It’s September, and I am celebrating subscribers! I write for you, and my gratitude for your commitment to collective liberation is vast. Thank you.
Some of you may remember “Reckoning with Cultural Extraction,” a post from earlier this year. I’m happy to announce that that text is now available as a zine featuring drawings by my partner Jason Krekel. I’ve added a Store to this site so you can purchase copies of the zine – a percent of proceeds will go to the Delta House Jazz Band. The zine is also available at Firestorm Books, and will be at Downtown Books & News soon. This is hopefully the first of many zines we’ll be making.
Note: As part of my September subscriber appreciation, I’m giving a copy of the zine to those of you who are paid monthly subscribers, or who have given a donation towards my writing this year. It’s a small way for me to reciprocate your investment in my work.
The 1619 Project, a special issue of the New York Times Magazine, was created “to correct the record, reframing the country’s history by placing the consequences of slavery and the contributions of black Americans at the center of the national narrative.” Kudos to Nikole Hannah-Jones and everyone who contributed to this significant, powerful work. You can read it online here.
Illumination and equity
Amy Mandel Katina Rodis Fund staff have been sharing a series of reflections as they have been going through a process of organization reflection and analysis building. I encourage you to read the two latest offerings in that series, “White women doing white supremacy in nonprofit culture,” by Heather Laine Talley, and “The master’s tools will never dismantle philanthropy,” by Marsha Davis.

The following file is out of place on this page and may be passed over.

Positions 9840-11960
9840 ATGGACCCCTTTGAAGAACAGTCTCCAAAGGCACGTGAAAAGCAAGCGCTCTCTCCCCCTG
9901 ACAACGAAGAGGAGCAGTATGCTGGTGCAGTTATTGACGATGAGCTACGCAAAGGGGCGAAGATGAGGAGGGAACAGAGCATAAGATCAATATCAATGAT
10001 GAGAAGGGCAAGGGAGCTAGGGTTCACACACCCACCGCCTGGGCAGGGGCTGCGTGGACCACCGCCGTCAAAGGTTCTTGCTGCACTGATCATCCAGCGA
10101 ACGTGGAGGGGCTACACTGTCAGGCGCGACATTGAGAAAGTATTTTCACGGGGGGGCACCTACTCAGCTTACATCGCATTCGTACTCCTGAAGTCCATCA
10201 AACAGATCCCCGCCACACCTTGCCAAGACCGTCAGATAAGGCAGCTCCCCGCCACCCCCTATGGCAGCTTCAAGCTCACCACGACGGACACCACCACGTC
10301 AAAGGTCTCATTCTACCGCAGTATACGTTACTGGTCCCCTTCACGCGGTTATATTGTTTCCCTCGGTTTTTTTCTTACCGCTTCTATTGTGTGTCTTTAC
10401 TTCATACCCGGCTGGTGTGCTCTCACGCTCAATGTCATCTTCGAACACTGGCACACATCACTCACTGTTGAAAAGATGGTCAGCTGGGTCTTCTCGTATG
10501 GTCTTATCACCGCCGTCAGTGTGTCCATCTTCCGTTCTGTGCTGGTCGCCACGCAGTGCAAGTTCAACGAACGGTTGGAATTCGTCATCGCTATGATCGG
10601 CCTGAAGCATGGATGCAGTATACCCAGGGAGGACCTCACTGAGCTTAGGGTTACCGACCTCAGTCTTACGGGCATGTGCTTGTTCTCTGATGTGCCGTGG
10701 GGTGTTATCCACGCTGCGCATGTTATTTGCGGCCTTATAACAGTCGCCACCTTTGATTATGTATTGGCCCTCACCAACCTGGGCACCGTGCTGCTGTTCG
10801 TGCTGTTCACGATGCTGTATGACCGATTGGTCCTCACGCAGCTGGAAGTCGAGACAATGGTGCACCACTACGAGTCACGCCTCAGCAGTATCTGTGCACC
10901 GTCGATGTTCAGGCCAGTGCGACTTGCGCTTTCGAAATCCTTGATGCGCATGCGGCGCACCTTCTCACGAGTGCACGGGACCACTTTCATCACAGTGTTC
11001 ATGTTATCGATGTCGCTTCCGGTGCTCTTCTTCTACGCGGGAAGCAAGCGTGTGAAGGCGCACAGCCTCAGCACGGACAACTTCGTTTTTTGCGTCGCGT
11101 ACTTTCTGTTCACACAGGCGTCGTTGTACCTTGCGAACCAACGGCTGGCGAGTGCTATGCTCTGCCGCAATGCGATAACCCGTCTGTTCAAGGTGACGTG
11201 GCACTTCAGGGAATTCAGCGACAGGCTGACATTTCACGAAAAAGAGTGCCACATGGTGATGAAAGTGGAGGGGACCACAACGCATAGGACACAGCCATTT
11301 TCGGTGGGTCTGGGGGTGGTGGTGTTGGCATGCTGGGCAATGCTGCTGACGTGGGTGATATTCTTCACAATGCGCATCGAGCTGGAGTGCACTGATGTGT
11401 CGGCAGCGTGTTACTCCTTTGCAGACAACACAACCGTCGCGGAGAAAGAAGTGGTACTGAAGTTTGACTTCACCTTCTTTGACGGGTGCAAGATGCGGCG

For those of you who create content for your organization or business, here is a great resource from the Nonprofit AF blog entitled, “Content creators, here’s an Equity Screen to use as you work on your next blog post, book, podcast, or video.”
These pieces offer illuminating insights and genuinely useful [not the master’s] tools.
We must get in right relationship with the more-than-human world. Indigenous leaders are again showing us a path forward. Dazed reported on the first Indigenous women’s march in Brazil with an interview with activist Rayanne Cristine Maximo Franca: “Inside the indigenous fight to save the Amazon rainforest.”
Excerpt: “By never giving up, we honour our ancestors. We remember where we come from and which values we hold on to, because we may have a foot in the community and another one in the city, we need to know that our roots are deep and we are here because those before us have come from struggle and never stopped fighting for their rights, many of them, dead today. I may be part of the youth movement, but I keep in mind that I too, fight for the next generations to come.”
In July I was interviewed by Voyage ATL: Meet Ami Worthen.
I’m humbled to share that I am a recipient of a Tzedek Impact Award. The awards are “a pilot grantmaking initiative designed to support individuals who are working to transform Asheville into a community where everyone thrives.” Find out about all of the awesome awardees here. Our city has a wealth of passionate change-makers.
Love and light until next time.
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